Tag Archives: Bark in the Park

It All Started with Three Dogs

Design Diary by Barb Hirschfelder

What were we thinking? We had never owned more than one dog at a time before. Now we were contemplating adding a third to our pack of dogs. We already had two, Angel and Truffles. How hard would it be to raise another at the same time? After all, they’re small dogs, mini dachshunds, still puppies.

And that’s how Chloe’s Snowy Baby came to our house, and we welcomed the adventure with open arms–more rough-housing during play time, more potty trips outside, and insanity trying to control three dog leashes with only two hands.

One morning I thought, “That would be an interesting race game.” Imagine that each player is trying to get a pack of dogs to walk in an orderly and civilized fashion from one end of the dog park to the other. There could be different sized tiles representing various breeds of dogs, maybe with each breed having a distinct personality trait that would influence their movement somehow. But your pack wouldn’t always behave in predictable ways, so there would be dice of different colors matching the tiles. By the next morning, I had a prototype drawn in pencil on card stock. But that would not be the last iteration of the game. Oh, and I had a name: Bark in the Park.

I grew up playing games. Risk, Hearts, and Scrabble were the go-to games in my family. Two hundred miles away, my future-husband, Carl, was playing Monopoly, Samba, and Cribbage with his large family. Both of us, being the oldest kids, were frequently called upon to join the adults or to teach games to our younger siblings.

When Carl and I met at Kentucky Wesleyan College in Owensboro, Kentucky, we most enjoyed playing Scrabble or Samba together. (Carl usually won.) After we got married, we even created an exploration-type game based on a map of the college campus. Every few years, I would cobble together another game–one was a zoo game, another was a gardening game. In those years, the technology available was rather primitive. I didn’t have a laser printer or graphic design program. And no one had Internet access. So the first prototype was hand-drawn, and the first prototype was usually the last prototype.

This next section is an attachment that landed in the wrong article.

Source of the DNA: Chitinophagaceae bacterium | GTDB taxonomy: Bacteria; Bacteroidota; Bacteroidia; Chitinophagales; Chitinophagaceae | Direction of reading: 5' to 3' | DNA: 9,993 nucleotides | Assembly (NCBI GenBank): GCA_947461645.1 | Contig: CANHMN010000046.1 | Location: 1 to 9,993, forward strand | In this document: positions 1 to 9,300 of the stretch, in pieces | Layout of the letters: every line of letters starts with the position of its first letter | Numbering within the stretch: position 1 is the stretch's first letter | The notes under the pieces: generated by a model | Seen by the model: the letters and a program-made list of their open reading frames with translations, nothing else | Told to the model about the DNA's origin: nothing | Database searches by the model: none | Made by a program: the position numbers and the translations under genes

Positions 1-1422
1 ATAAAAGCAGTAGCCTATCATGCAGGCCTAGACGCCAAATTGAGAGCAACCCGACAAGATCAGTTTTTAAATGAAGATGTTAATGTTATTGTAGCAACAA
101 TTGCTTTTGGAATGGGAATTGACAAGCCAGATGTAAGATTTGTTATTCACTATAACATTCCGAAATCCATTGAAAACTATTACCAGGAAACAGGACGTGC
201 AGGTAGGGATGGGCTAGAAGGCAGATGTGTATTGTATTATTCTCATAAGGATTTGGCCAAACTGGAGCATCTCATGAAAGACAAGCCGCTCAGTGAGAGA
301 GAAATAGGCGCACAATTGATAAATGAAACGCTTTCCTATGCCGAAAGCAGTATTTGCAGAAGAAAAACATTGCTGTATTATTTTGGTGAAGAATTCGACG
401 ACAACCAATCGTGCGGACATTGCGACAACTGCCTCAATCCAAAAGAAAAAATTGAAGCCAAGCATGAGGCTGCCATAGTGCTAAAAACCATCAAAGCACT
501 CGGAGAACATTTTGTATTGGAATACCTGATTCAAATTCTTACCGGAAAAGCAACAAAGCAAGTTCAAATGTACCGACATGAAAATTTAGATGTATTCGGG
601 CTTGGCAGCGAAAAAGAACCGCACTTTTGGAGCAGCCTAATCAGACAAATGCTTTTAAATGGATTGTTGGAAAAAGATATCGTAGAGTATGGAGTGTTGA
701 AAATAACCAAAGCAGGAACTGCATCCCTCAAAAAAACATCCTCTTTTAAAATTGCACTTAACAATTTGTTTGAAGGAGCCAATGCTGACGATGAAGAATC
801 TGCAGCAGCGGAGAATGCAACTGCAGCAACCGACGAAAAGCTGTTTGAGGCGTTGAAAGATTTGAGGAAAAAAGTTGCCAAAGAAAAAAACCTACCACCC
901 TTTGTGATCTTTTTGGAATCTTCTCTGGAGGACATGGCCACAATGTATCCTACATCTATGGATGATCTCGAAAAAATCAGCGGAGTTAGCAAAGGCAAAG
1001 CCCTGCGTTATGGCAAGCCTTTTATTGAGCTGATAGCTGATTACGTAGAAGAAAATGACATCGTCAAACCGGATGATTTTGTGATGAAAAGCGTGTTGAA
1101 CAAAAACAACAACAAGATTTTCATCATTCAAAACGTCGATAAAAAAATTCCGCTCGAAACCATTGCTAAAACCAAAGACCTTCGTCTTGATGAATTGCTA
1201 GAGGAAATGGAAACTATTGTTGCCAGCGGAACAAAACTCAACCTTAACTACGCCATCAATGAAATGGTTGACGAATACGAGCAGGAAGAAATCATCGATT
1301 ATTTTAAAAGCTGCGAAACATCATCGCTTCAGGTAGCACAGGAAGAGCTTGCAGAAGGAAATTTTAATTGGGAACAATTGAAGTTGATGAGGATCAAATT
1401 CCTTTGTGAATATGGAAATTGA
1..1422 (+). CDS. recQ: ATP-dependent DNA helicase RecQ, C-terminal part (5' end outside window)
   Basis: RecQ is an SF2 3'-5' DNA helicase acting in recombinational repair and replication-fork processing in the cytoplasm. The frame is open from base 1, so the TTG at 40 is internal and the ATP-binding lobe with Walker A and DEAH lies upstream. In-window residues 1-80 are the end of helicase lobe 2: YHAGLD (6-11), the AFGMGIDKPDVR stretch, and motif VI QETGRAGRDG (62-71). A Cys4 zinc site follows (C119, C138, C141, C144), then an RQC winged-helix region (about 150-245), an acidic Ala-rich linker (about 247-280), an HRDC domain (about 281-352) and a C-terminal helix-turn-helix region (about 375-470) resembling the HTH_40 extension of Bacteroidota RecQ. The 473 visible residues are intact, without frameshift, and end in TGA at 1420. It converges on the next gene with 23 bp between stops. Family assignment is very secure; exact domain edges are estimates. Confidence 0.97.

Now I have a color laser printer, a solid working knowledge of MS Word and Illustrator, and high-speed Internet access. With my Mac laptop, I can get creative in any room in the house. I am thankful to have online access to royalty-free clip art and illustrations to add flavor and consistency. I probably over-rely on Wikipedia when researching my themes.

Working on Bark in the Park, I learned how much easier it is nowadays to quickly build a prototype so that we can start playtesting as soon as possible. And making changes can be virtually instantaneous with a few Sharpie markers and some label paper.

I also learned that the ideas are unending. In the past two years, I have generated ideas for more than 50 games and created prototypes of most of those ideas. Dogs are featured in 5 of those games, which is a topic for a future post.

Saturdays are the best days at our house, when we get to spend time together and play games, with the three girls–Angel, Truffles, and Chloe–curled up at our feet.

A newer prototype of Bark in the Park
A newer prototype of Bark in the Park

Bark in the Park – Prototype

A newer prototype of Bark in the Park
A newer prototype of Bark in the Park

In Bark in the Park, each player is in charge of leading a pack of dogs on a glorious romp through the park. The more each pack member is in tune with its companions, the faster the pack will move. Like any good trainer, the dog walker has some influence over the pack and can take advantage of useful toys. Distractions are inevitable, though, like other dog packs in the park, and pack members will straggle or jump ahead of the rest. Thankfully, a good trainer will be able to quickly increase his or her influence with his or her pack, lead them quickly through the park, and earn bragging rights over the other dog walkers.

On their turn, players roll dice, assign dice to the matching dog tiles, and move a contiguous group of dogs with matching die numbers. Before moving tiles, though, players can use their turn actions (or influence) to change die numbers depending on the varying influence each dog tile can exert. Different breeds have influence that can increase or decrease die rolls, switch two dice, or even copy the die roll of a neighboring die.

Game design and prototype by Barb Hirschfelder